55 Fair Empl.prac.cas. 113,55 Empl. Prac. Dec. P 40,543pauline Schleiniger, Appellant, v. Des Moines Water Works, an Independent Entity Under the Cityof Des Moines, Iowa, and the Board of Trusteesthereof, Appellees, 925 F.2d 1100 (8th Cir. 1991)Annotate this Case
Garry Woodward, Des Moines, Iowa, for appellant.
Jon P. Sullivan, Des Moines, Iowa, for appellees.
Before LAY, Chief Judge, and MAGILL and LOKEN, Circuit Judges.
LAY, Chief Judge.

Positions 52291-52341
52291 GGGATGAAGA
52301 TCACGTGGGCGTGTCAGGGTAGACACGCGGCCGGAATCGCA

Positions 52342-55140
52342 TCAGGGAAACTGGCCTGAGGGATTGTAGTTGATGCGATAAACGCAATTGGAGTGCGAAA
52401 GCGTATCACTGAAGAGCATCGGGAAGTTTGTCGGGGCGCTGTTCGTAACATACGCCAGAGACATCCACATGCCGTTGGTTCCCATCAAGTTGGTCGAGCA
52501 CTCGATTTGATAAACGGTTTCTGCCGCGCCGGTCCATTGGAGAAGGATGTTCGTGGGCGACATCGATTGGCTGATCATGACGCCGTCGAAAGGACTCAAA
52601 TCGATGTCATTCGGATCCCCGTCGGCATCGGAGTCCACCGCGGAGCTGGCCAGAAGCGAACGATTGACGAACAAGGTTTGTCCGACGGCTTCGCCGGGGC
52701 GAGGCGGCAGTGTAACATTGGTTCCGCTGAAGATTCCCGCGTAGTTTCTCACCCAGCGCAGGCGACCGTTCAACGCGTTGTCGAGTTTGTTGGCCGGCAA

Pauline Schleiniger, age fifty-six, alleges she was terminated from her position as administrative secretary to the Des Moines Water Works Board of Trustees ("Water Works") because of her sex, age, and in retaliation for a sex discrimination report she had made several years earlier. She had worked for Water Works thirty-seven years. The district court1 found that her age discrimination action was barred by the statute of limitations and in the alternative that she had failed to prove age discrimination. The district court also found that Schleiniger had failed to prove her sex discrimination and retaliation claims. Schleiniger appeals, claiming the district court erred by (1) failing to apply the burden of proof standard governing a mixed motive discrimination case, (2) holding that her age claim is barred by the statute of limitations, and (3) allowing Water Works's attorney to testify at trial.2 We affirm the court's judgment of dismissal; however, we vacate that portion of the judgment holding the age discrimination claim barred by the three year statute of limitations.